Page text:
“Expelling credible refugees and asylum seekers is un-American. Lifting Title 42 is the right thing to do,” State Sen. César Blanco told Marfa Public Radio in a statement. He called on the federal government to do more to help border communities respond to a possible influx of migrants and asylum seekers –– but said he didn’t agree with the new measures that Gov. Abbott put in place, including bussing migrants to D.C. and amping up inspections of commercial vehicles entering Texas from Mexico.
In Presidio, Mayor John Ferguson told Marfa Public Radio he feels strongly that ending Title 42 is the right move, and encouraged Presidio residents to have compassion for people fleeing violence in Central America.
“I'm going to call it an inconvenience on our part here in the United States, here on the border, to see, you know, maybe large numbers of people coming into our country,” he said. “But my goodness, if that's all it is for us, put the shoe on the other foot for the people who are actually trying to do something to protect themselves and their families.”
Mayor Ferguson said he’d met with CBP and offered the city’s help in responding to a possible increase in asylum seekers entering Presidio. There’s not currently a migrant shelter in Presidio, but Ferguson said he plans to talk to the city council about the possibility of using either the local activity center or a church to house people if needed.
On what the policy change could look like in Presidio
In a statement on April 4, CBP Commissioner Chris Magnus said that the agency does expect to see an increase in “encounters” along the border generally following the end of Title 42.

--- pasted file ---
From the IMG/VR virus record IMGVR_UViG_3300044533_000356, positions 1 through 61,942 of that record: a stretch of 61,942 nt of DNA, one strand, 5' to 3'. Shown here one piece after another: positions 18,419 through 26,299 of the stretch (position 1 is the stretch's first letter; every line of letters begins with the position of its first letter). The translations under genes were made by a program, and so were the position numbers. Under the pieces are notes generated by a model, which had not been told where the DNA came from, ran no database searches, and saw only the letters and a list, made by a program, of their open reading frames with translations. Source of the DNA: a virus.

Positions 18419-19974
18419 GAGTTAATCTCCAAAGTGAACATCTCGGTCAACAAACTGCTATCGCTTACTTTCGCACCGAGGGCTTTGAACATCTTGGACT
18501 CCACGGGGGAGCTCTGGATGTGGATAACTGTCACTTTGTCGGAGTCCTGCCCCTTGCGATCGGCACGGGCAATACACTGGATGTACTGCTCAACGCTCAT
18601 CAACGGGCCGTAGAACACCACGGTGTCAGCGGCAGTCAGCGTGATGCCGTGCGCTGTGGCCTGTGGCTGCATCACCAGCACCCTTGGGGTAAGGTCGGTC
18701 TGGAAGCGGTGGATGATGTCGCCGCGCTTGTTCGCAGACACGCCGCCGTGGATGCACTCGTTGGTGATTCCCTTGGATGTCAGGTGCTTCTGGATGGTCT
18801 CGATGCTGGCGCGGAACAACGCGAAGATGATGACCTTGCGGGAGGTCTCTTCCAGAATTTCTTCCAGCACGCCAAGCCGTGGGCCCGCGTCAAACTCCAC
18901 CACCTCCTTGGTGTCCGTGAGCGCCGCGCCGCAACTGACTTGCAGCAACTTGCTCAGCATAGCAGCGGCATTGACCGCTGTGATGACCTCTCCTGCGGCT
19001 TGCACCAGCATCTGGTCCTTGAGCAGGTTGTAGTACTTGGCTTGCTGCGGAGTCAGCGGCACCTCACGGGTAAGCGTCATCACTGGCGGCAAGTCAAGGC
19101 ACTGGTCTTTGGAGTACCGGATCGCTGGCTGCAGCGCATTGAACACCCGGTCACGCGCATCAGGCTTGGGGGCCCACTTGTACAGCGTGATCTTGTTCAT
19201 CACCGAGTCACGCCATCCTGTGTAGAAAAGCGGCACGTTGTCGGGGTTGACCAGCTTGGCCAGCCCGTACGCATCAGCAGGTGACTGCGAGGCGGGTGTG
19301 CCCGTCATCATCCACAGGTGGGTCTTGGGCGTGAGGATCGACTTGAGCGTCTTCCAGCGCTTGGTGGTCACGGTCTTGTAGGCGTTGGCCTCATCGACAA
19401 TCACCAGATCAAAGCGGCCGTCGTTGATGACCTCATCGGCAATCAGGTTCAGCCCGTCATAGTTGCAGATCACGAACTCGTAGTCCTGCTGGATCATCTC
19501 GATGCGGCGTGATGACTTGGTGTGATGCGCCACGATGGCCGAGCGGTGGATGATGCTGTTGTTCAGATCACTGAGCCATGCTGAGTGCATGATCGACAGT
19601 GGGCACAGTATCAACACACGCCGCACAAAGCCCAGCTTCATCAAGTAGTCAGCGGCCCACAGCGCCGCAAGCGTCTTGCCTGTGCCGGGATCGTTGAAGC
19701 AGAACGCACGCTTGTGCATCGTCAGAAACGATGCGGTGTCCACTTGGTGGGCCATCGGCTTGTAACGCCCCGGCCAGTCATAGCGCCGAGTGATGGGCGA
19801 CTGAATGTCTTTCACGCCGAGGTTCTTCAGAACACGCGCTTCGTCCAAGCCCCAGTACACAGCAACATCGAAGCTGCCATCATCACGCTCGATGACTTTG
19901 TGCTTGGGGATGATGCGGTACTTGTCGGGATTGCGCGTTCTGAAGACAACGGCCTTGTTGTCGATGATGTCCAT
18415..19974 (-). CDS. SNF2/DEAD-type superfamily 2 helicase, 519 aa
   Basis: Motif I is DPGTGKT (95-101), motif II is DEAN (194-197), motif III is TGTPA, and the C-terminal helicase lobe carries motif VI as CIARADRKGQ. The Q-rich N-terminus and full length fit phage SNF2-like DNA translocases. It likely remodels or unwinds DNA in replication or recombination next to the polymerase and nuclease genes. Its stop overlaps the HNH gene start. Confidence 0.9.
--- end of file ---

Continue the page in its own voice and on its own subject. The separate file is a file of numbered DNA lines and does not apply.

“There are a significant number of individuals who were unable to access the asylum system for the past two years, and who may decide that now is the time to come,” Magnus said. The statement said that CBP plans to shift personnel to the border and add new short-term facilities to prevent overcrowding, among other measures to address a possible influx of asylum seekers.
It’s unclear if those changes will apply to the Presidio port of entry, which, again, has historically seen much lower numbers of encounters than most other ports on the border. A spokesperson for the CBP’s Big Bend Sector declined to comment on what the policy change will mean locally, and the national press office did not provide specifics. But Ferguson said local representatives of CBP told him they’re trying to get ready for an increase.
“They are doing their very best to be prepared for any eventuality in this regard, and certainly not just hoping that the numbers are small,” he said. “It's better to have that preparation and maybe not need it than the contrary.”
Pastor Jose Medrano, who runs a migrant shelter in Ojinaga, said Wednesday that he was housing about 35 people, several of whom had previously been expelled under Title 42. He said some of them are from Central America and do hope to seek asylum in the U.S.
On local reactions to Gov. Abbott’s increased vehicle inspections at the border
One of the governor’s most controversial responses to the decision to lift Title 42 was his directive to the state Department of Public Safety to inspect nearly all commercial vehicles entering Texas from Mexico. Abbott faced harsh criticism from Democrats and Republicans alike this week as the state troopers’ searches caused lengthy delays and sparked protests at ports of entry.
The Department of Public Safety did not confirm whether or not inspections were happening in Presidio, but Mayor Ferguson said on Wednesday that he hadn’t seen or heard of any additional inspections at the port of entry. Neither had people involved in cross-border commerce in Presidio and Ojinaga.
Isela Nuñez, a local customs broker, said she would oppose the inspections if they did come, since much of the cargo that comes through Presidio is perishable and would be severely damaged by delays.
On Wednesday, the governor began ending the increased searches at individual ports after meeting with governors of the corresponding Mexican states –– including Chihuahua –– to hear more about their border security measures.